European Civil Protection and Humanitarian Aid Operations

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© European Union, 2017 (photographer: Peter Biro)

Iraq still faces the consequences of the 2014-2017 war against the Islamic State. Violence and mass destruction displaced millions of people who continue to need protection and access to services. The humanitarian crisis has been deepened by an economic downturn, civil unrest and the coronavirus outbreak. The Iraqi government has started closing camps for displaced people, prompting concerns that thousands will be left homeless and vulnerable during winter and a pandemic. The EU continues to provide humanitarian aid for people in need, both in and out of camps.

What are the needs?

The situation in Iraq remains very fragile. The past year has seen mass protests in most of the cities. The coronavirus pandemic has placed an additional burden on the health system that is yet to recover from decades of war and neglect. It has also worsened living conditions for the most vulnerable. Millions of Iraqis and Syrian refugees need continued humanitarian assistance, as reconstruction and development are still underway. In May, the UN estimated that poverty could double by the end of 2020. Surveys found displaced people particularly vulnerable to eviction and unable to meet their basic needs as they report a loss of income.

Since 2014, two-thirds of displaced Iraqis have returned to their areas of origin where infrastructures and services are still being rehabilitated. Those who cannot or do not want to return are facing great pressure and uncertainty after the government announced the closure of all camps. The humanitarian community has warned that involuntary returns will lead to unnecessary suffering, tensions in areas of return and homelessness.

Displaced families in and out of camps need better access to basic services such as water, healthcare and education but also legal assistance. Other needs include protection, psycho-social care and physical rehabilitation. The coronavirus outbreak has emphasised the need for improved frontline response capacity.

Iraq country map
How are we helping?

The European Union is a leading donor in Iraq. Through its partners, the EU continues to deliver lifesaving assistance such as healthcare, shelter, water, sanitation and hygiene, as well as protection.

In 2019, EU humanitarian aid was channelled to over 400,000 people, most of them women and children. The EU supports the resumption of basic public services, including healthcare and education in conflict-affected areas, such as western Ninewa, western Anbar, and Hawija. In 2020, the EU directs its efforts to help the most vulnerable, including people in camps, informal settlements and places of detention. EU humanitarian aid dedicates special attention to people affected by the camp closures, especially those that are unable or unwilling to return to their areas of origin.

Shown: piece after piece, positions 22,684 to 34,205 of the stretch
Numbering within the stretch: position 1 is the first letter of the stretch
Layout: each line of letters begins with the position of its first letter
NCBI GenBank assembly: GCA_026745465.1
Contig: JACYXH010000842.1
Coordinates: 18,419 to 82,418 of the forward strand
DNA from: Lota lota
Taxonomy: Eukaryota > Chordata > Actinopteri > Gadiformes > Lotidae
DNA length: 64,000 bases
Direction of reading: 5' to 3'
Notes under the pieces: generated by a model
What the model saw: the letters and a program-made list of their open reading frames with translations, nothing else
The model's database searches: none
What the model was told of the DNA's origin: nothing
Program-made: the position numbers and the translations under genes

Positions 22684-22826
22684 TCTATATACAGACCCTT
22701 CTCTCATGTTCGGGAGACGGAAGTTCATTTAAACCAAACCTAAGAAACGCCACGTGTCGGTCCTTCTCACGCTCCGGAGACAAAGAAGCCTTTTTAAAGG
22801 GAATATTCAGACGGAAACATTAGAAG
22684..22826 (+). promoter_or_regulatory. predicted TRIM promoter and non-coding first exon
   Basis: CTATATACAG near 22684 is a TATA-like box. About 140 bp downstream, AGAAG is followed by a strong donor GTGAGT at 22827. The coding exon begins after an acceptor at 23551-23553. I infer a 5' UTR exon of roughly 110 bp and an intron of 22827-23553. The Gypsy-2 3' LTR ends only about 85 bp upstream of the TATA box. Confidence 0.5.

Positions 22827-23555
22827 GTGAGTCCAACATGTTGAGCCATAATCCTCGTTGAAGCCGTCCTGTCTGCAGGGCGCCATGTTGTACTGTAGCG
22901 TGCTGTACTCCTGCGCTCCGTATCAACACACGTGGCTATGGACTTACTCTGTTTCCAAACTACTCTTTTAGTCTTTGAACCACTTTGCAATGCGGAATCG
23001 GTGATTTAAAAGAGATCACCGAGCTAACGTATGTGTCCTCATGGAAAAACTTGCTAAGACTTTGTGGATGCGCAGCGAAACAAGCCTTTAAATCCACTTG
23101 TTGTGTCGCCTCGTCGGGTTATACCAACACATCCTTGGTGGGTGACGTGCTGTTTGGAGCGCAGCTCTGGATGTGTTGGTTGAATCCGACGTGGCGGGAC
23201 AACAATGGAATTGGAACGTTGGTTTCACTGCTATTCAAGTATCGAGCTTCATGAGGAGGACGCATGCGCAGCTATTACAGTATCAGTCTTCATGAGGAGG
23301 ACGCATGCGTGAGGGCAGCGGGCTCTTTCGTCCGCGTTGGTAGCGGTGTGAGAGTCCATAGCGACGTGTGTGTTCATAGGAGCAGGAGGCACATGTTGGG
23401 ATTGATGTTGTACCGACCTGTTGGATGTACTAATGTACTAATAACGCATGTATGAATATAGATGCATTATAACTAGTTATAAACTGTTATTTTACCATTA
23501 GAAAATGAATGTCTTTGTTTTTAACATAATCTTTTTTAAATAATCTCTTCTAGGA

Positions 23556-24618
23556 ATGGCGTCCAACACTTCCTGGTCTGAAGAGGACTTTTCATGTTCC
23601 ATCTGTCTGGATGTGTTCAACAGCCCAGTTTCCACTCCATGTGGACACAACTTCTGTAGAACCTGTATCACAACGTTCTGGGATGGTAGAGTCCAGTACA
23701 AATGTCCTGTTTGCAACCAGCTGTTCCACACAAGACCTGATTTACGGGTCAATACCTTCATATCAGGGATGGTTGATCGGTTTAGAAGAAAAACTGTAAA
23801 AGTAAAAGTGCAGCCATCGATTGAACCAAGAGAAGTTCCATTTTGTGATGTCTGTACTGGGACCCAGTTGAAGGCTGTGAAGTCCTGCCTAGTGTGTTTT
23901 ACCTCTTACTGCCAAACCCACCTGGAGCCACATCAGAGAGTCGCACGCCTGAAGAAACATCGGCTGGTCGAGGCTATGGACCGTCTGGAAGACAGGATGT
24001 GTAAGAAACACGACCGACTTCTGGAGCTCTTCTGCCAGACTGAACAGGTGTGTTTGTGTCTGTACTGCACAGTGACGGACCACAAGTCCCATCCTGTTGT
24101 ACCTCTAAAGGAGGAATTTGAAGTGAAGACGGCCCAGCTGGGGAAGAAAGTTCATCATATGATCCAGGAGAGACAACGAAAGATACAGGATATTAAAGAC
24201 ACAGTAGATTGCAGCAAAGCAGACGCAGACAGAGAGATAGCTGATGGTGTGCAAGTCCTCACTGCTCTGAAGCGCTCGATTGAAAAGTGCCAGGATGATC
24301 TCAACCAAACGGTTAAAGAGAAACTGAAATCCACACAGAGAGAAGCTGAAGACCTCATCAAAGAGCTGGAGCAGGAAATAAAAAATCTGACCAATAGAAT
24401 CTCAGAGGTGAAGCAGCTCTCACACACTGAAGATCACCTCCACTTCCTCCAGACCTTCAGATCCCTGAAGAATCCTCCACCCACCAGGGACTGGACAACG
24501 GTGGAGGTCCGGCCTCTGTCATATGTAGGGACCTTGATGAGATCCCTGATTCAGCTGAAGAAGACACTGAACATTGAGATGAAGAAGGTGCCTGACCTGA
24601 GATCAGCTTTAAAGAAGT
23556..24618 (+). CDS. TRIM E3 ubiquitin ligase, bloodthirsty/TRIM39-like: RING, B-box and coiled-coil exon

The EU funds activities that protect people at risk of mistreatment and abuse. It supports legal and psychosocial assistance for minors in detention centres and community-based approaches for the reintegration of former child soldiers. It also provides protection and healthcare for people suffering from the long-lasting effects of the conflict. This results in specialised care and services for survivors of sexual violence, improved access to potable water in overcrowded prisons, physical therapy, rehabilitation and prosthetics for victims of violence.

The EU is equally committed to helping families who lost essential identification papers during the conflict through legal assistance. In 2019, EU support helped almost 40,000 people receive documentation. The documents are essential as they allow people to move safely, obtain assistance and care, attend school and vote in elections. The international community is strongly encouraging authorities to adopt a more systematic approach to providing documents, including birth registration, for all Iraqis.

Iraq is severely affected by the coronavirus pandemic. The outbreak occurred as the humanitarian community was transferring health services back to the authorities. In 2020, the EU has directed €27.5 million out of €35 million in aid to humanitarian programmes responding fully or partially to the pandemic, reaching more than 400,000 people. Activities include support to referral hospitals and health facilities, provision of personal protective equipment and other critical medical supplies and awareness raising on how to reduce the risk of infection. The EU has scaled up assistance to the camps for internally displaced people, including for food assistance and the preparation of quarantine and isolation areas.

Since 2014, the EU has provided over €478 million in humanitarian aid to displaced Iraqis and Syrian refugees inside Iraq.

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